At the same time the number of Shia religious and militia leaders who openly support Iran is declining. More Iraqi Shia are doubting Iranian intentions towards Iraq and believe Iran ultimately wants to control the Iraq government or even partition Iraq and annex the largely Shia (and oil rich) south. At the same time Iranian efforts to discourage Iraqi Kurds from obtaining more autonomy are unwelcome with many Arab Iraqis who see this as another example of Iran treating Iraq like a subordinate, not an ally.

Adding to the fears are reports that Iran backed (and sometimes led, officially or otherwise by Iranian officers) Shia militia are ignoring earlier promises and entering liberated areas of Mosul and seeking “disloyal” civilians who can be arrested and perhaps murdered. Now there is fear that Iraqi Shia militia will ignore earlier agreements and cross into Syria when they get the chance.

May 14, 2017: An airstrike west of Mosul killed a senior ISIL military commander (and former general in Saddam era military) along with four of his followers.

May 13, 2017: In the west (Anbar) the Iraqis acted on intel that ISIL leaders were meeting to plan and coordinate terror attacks during Ramadan. The airstrike was part of a larger scale airstrike that hit several nearby buildings containing weapons and other ISIL equipment was well as a bomb building workshop. The leadership meeting was hit first and ground troops quickly showed up to find and identify the bodies. The IDs of several ISIL leaders were confirmed as well as the identity of some who apparently got away. Some people involved with the meeting were captured.

May 9, 2017: In the north Turkish F-16s bombed three PKK (Turkish Kurdish separatist rebels) camps in northern (Kurdish) Iraq near the Turkish border.

May 7, 2017: In the west (Anbar) the army sent over a thousand soldiers and pro-government militia to Rutba, key town near the Syrian and Jordanian borders. ISIL continues to maintain forces in this area and local leaders and security officials have been promised reinforcements but were told that would have to wait until most of the Mosul battle was over.

May 4, 2017: In the west (Anbar) the army has assembled enough soldiers and local militias to start another offensive against the few areas the ISIL still controls near the Syrian border. Until now all military resources went to the forces fighting to take Mosul. But that campaign is winding down and now attention can be returned to the remaining ISIL forces near the Syrian and Jordanian borders.

May 2, 2017: After rising in March civilian (and police) deaths declined 42 percent in April to 317. About half those casualties were in or near Mosul (Nineveh province). Baghdad suffered 17 percent of the dead while Salahaddin province (between Baghdad and Mosul) and western Iraq (Anbar province) accounted for most of the remaining fatalities. The pattern was similar in March when 543 civilians and five police were killed by Islamic terrorist related activities compared to 392 civilians and 26 police in February and 382 civilians and 21 police in January. The civilian deaths were up 42 percent in March compared to February and this is largely because of the fighting in and around Mosul. Two-thirds (67 percent) of the civilian deaths were in or near Mosul (Nineveh province). Baghdad suffered 15 percent of the dead while Salahaddin province (between Baghdad and Mosul) and western Iraq (Anbar province) accounted for most of the remaining 18 percent. Most of the deaths in Nineveh province were related to the effort to drive ISIL out of Mosul. Baghdad was usually where most civilian deaths took place and it still a major target for suicide bombing efforts, usually in Shia neighborhoods. Not surprisingly there have been fewer ISIL bombings in Baghdad and other usual targets because ISIL is in bad shape. Prisoners and deserters report low morale and panic among many of the less resolute members.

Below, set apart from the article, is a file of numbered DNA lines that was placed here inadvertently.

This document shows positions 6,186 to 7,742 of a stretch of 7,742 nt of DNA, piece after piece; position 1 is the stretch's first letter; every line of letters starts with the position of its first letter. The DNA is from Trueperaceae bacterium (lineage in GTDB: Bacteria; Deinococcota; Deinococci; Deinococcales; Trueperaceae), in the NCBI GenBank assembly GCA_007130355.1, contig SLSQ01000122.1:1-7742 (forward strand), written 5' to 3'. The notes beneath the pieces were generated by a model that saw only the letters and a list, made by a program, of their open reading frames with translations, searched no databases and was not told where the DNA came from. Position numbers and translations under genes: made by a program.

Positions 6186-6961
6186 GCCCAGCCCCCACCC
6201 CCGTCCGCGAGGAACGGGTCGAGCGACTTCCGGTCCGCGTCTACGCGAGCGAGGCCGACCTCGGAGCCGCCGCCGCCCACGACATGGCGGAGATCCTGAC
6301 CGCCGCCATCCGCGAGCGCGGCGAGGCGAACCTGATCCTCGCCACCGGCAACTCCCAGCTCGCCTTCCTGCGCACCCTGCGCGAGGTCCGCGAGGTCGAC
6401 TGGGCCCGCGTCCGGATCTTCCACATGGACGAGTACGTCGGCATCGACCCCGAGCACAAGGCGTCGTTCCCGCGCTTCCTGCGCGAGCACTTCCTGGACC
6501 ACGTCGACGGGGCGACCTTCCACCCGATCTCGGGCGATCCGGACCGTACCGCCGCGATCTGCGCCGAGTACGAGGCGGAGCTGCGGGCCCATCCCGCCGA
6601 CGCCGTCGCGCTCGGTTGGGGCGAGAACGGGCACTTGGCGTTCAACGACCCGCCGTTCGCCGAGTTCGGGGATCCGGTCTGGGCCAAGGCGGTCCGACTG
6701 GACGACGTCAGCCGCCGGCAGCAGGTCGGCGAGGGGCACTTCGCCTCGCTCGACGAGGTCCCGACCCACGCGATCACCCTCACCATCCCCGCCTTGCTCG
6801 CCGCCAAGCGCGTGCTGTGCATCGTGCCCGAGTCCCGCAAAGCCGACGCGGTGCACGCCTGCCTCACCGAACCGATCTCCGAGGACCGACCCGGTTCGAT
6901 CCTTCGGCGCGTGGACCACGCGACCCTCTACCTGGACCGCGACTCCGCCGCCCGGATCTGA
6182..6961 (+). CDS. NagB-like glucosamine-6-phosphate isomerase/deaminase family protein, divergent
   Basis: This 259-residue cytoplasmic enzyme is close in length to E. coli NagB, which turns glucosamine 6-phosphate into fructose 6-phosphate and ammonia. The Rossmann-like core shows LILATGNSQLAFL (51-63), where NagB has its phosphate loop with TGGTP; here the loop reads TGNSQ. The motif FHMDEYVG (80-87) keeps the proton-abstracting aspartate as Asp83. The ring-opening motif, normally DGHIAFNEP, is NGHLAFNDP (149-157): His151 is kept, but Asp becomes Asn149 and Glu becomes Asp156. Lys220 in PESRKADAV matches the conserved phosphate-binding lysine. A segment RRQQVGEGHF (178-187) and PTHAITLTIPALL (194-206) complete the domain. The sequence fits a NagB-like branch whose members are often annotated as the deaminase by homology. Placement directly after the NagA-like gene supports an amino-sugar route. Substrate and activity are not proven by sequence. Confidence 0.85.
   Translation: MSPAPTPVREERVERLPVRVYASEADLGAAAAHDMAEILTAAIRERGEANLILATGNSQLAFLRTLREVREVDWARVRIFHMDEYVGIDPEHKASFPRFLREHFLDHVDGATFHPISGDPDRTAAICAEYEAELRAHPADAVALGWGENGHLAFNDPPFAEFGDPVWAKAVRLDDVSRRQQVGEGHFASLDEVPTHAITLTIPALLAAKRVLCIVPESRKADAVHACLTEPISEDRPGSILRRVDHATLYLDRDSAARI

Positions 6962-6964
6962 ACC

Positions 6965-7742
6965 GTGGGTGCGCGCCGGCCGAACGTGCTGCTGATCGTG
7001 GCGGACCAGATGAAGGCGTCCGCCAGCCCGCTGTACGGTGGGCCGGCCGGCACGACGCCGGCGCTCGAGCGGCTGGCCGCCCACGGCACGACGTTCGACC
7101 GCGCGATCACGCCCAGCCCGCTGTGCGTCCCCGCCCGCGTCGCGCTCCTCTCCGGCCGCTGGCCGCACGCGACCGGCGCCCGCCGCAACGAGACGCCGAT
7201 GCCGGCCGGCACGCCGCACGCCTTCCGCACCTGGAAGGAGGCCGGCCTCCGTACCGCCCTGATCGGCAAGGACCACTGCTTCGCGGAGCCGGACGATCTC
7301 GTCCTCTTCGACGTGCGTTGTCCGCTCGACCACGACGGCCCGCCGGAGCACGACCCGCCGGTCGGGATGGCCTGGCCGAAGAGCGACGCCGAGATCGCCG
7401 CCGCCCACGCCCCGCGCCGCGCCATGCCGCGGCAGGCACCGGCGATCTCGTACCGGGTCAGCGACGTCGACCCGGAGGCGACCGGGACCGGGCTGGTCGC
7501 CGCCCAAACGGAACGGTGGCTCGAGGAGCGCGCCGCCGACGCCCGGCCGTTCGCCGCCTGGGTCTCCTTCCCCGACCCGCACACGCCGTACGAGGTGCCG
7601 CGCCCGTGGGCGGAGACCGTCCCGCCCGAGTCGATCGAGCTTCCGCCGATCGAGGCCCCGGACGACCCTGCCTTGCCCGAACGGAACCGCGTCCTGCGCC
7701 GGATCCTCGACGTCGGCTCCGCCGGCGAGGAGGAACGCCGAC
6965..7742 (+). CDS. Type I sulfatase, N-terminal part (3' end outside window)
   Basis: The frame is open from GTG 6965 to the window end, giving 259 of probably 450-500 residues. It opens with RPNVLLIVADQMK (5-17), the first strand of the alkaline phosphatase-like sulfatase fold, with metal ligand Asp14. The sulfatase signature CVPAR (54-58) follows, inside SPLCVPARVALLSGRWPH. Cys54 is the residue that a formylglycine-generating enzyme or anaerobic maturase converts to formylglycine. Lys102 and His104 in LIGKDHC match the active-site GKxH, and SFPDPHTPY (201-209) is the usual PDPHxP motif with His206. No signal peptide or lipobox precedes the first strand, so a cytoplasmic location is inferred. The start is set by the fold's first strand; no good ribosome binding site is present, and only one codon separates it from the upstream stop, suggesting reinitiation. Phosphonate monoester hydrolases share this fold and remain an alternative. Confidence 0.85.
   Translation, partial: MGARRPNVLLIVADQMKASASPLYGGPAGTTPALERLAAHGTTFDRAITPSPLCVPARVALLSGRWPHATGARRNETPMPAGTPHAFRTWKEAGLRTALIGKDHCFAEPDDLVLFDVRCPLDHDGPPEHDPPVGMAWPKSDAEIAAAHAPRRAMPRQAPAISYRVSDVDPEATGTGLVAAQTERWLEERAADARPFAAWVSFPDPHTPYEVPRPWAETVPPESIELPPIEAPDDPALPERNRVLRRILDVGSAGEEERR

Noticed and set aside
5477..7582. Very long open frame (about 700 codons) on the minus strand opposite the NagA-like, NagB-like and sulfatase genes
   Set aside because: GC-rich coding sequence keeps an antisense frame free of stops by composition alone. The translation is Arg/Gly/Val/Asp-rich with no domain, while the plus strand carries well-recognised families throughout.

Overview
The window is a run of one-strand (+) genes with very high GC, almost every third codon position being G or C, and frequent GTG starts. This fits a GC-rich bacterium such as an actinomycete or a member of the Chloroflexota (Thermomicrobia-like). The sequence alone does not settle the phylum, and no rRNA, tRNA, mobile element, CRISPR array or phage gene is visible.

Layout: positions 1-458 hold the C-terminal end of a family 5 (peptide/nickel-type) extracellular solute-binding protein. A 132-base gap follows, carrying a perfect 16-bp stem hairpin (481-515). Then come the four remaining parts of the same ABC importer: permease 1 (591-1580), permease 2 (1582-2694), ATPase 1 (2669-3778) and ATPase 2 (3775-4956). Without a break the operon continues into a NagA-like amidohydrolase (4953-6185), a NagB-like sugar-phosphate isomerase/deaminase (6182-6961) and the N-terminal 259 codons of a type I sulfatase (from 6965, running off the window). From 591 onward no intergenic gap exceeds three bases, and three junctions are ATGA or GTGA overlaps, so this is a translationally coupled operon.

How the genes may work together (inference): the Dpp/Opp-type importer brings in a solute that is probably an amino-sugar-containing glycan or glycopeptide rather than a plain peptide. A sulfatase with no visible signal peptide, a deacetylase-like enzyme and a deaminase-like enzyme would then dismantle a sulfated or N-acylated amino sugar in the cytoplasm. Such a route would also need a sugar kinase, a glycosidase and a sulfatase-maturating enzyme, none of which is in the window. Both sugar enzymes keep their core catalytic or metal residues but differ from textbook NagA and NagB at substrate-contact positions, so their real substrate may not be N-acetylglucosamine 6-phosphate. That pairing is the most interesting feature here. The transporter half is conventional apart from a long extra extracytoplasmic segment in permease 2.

May 1, 2017: In the north (the Kurdish zone) local Kurdish police and intelligence forces cooperated with their Turkish counterparts to arrest Hacı Türmak, a notorious PKK expert on organizing terror attacks. Türmak had been hiding out in Irbil, a town the Iraqi Kurds control.

April 30, 2017: In the west (Anbar) the Iraqi air force struck ISIL targets near the border town of al Qaim and locals later reported that at least twenty ISIL men died and, as could be seen from the air, stockpiles of explosives were detonated. What the airstrike had hit was an ISIL unit specializing in equipping and training suicide bombers.

April 29, 2017: An American soldier died from a roadside bomb in west Mosul. This is the second American fatality in Mosul since last October and the fifth since American troops returned to Iraq in mid-2014. There are currently several hundred American troops, mainly Special Forces advisors and trainers, working with Arab and Kurdish forces fighting ISIL in Mosul.

April 27, 2017: Iran condemned recent Turkish attacks on Kurds in Syria and Iraq. This all began on the 24th near where the borders of Turkey, Syria and Iraq meet. Turkish jets and two UAVs attacked Kurds and secular rebels. These attacks killed at least 30 of the rebels and many more were wounded. The Turks warned the U.S. and Russia an hour beforehand and there were no U.S. troops with the rebels attacked. The Americans and Russians tried to persuade the Turks to back off on attacking rebel forces that have not fought the Turks and concentrated on overthrowing the Assad government. Turkey believes the Kurds are a permanent threat. Yet the Turks were careful to make sure the United States did not have any troops with the targets bombed. It turned out that the closest American troops were about ten kilometers away. Since then there has been more fighting with Turks and Kurds firing at each other across the Syrian border and Turkish airstrikes continuing.

Turkey apologized to the Kurdish government of northern Iraq for a recent air attack that mistakenly killed some Kurdish soldiers. The air attacks were against PKK forces, which Iraqi governments (national and northern Kurd) long tolerated. The Iraq parliament is considering ordering PKK out of Iraq, which would put the pressure on the autonomous Kurds of northern Iraq to attack fellow Kurds of the PKK. The Iraqis Kurds tolerate the PKK presence but have been reluctant to use force to get them out.